‘Yes. I hope you’re prepared to be amazed.”
“I hope you’re prepared to be mercilessly beaten by reason and logic,’ Amy says, and Sheldon hits his own print button and gives her a gauntlet-throwing glare as he gets up to retrieve the new Counterfactuals cards.
“In a world where apples don’t exist, how did Newton discover grav—Amy, this is a joke.”
And Amy looks at him, the hint of a smile on her face, and says, “Bazinga.”
Penny can hear them laughing when she comes back upstairs, solitary noodle box in hand. Laughing. Amy laughs, sometimes, awkwardly. Sheldon doesn’t laugh. Sheldon does that chuffing thing. This is real laughter.
The thought occurs to her that she should actually read her message from Amy, and she fishes her phone out of her pocket once she’s sitting on her couch.
Bestie, I regret to inform you that Halo night is off tonight, as Sheldon and I are celebrating a milestone in our friendship. Amy.
(Someday she’ll get used to the way neither of them ever use text speak and always sign their messages, but today is not that day.)
What milestone? A full week without Sheldon being a condescending ass? Can’t be; he does that to everyone, Amy included.
She thinks about it as she eats her noodles, making a face at the too-chewy beef strips, and mentally counts the months, and then nearly drops her plastic fork when it hits her.
After a thoroughly satisfying round of Counterfactuals that challenges them both, Sheldon winning by the narrowest of narrow margins, they watch an episode of Star Trek and Sheldon doesn’t make Amy move out of his spot despite its superior position in relation to the television.
(There’s the fact that she needs to lean on the arm of the couch because she strained her back lifting a stack of textbooks last week and it aches if she sits straight upright for too long.
There’s the fact that the couch has another perfectly serviceable arm down the other end.
There’s the fact that if she sat down the other end, then they wouldn’t be sitting side by side. That he doesn’t mind Amy sitting in his spot because she won’t do anything like get paint on the cushion or spill Cheetos between it and the arm of the couch. That when they’re caught up in discussing how, in a world where computers never exist (the horror!), Stephen Hawking still manages to write A Brief History of Time, Sheldon doesn’t notice the difference in seat cushions.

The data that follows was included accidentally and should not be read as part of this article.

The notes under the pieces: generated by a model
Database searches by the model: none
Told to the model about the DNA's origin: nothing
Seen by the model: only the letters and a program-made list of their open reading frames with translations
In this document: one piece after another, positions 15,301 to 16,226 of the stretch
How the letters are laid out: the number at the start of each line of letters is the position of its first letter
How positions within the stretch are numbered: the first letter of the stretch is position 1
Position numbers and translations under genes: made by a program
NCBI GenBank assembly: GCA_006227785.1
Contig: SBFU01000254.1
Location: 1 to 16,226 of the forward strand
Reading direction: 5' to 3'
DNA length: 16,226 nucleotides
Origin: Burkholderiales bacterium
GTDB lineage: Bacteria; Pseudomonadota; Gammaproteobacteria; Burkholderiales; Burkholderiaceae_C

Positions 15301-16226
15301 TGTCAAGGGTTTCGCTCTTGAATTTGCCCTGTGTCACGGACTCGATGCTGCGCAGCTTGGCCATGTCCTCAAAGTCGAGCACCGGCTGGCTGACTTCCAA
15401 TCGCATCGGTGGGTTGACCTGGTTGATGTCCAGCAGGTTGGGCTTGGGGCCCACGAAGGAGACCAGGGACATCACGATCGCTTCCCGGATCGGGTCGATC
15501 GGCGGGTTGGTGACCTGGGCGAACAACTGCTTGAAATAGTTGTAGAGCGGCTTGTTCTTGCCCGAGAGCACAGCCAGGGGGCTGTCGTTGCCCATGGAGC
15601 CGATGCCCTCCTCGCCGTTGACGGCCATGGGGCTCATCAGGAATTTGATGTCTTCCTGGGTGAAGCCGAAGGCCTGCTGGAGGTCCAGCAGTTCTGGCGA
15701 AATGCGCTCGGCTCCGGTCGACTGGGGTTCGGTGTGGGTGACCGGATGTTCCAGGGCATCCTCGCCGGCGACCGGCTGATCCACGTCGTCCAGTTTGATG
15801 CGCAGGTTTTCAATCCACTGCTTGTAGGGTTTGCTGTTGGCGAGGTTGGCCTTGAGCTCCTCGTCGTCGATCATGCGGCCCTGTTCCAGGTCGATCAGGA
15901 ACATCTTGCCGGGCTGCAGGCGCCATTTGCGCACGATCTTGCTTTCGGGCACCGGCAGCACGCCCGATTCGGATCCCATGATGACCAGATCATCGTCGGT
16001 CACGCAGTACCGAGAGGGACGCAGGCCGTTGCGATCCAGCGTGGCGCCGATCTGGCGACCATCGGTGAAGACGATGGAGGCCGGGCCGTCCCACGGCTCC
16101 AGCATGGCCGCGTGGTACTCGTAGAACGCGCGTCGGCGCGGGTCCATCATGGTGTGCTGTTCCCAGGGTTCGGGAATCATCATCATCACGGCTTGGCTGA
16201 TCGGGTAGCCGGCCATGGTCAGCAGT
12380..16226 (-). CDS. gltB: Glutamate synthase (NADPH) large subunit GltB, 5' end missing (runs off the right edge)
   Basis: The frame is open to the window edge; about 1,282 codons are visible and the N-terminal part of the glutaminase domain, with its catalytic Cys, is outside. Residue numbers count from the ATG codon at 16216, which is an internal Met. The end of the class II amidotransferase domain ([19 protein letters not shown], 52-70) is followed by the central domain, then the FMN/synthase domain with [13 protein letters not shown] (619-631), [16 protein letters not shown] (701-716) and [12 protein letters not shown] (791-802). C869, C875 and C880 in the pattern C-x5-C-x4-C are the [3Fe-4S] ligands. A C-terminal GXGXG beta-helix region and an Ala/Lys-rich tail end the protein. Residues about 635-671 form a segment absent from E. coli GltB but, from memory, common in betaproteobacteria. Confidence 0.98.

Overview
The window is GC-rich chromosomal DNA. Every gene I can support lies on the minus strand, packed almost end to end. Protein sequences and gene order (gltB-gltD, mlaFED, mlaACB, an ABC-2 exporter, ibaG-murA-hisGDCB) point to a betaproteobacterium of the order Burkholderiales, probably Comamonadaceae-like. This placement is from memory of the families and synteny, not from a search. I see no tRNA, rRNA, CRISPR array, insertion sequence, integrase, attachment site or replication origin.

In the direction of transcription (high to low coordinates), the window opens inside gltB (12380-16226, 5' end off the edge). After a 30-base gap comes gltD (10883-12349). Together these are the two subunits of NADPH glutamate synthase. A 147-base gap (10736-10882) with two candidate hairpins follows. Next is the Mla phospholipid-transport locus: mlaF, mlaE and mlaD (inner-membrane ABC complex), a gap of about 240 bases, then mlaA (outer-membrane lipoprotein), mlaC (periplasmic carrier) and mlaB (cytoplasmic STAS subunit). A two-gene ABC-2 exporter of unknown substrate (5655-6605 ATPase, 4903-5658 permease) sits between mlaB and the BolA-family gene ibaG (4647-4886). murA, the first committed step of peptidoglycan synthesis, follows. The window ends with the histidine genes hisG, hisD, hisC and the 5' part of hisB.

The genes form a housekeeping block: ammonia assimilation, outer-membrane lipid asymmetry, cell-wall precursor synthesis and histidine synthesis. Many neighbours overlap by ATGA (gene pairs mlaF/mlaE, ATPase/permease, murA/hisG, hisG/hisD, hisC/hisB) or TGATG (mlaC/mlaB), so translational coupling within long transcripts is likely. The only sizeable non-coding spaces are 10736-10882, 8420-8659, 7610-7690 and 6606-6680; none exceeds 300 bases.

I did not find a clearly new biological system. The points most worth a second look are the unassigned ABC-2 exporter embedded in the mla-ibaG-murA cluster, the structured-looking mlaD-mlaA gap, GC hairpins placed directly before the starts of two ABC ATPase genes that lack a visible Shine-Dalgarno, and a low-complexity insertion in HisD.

Well, okay. He notices. He just doesn’t say anything.)
They drink chamomile tea together, tea that began steeping at just the right point during the episode for them to take their last sips as the credits roll, and when Amy rises to leave Sheldon moves to the door ahead of her.
“I’ll walk you downstairs.”
“Thank you, Sheldon.”
“It could be hazardous if you were to fall and further injure your back, and without someone there to call an ambulance you’d be in serious trouble.”
They go downstairs together. Neither of them hears Penny slip out of her apartment behind them and follow, one turn of the stairs behind, Nancy Drew in a tank top and short shorts.
At the door they pause, Amy settling her laptop bag properly across her shoulder and pulling her hair out from underneath the strap. Sheldon opens the door and waits patiently.
“This was enjoyable,” he says.
Amy nods. “Absolutely.”
“I find myself hoping that your prediction regarding a repeat of this occasion comes true, Amy.”
Their eyes meet. Amy opens her mouth to deliver the line she’s been holding back all night, and Sheldon choruses it right along with her: “May the Fourth be with you.”
Penny, poorly concealed behind the rubber plant at the foot of the stairs, bursts out laughing. “You two are the cutest nerd couple I’ve ever met.”
Sheldon whirls and glares at her. Amy sighs and shakes her head. “Penny, we’re not a couple. How many times do we have to say it?”
Penny just grins at them. “Whatever. Happy anniversary!” And she bounds back upstairs so fast she almost leaves her smile behind, like the Cheshire cat.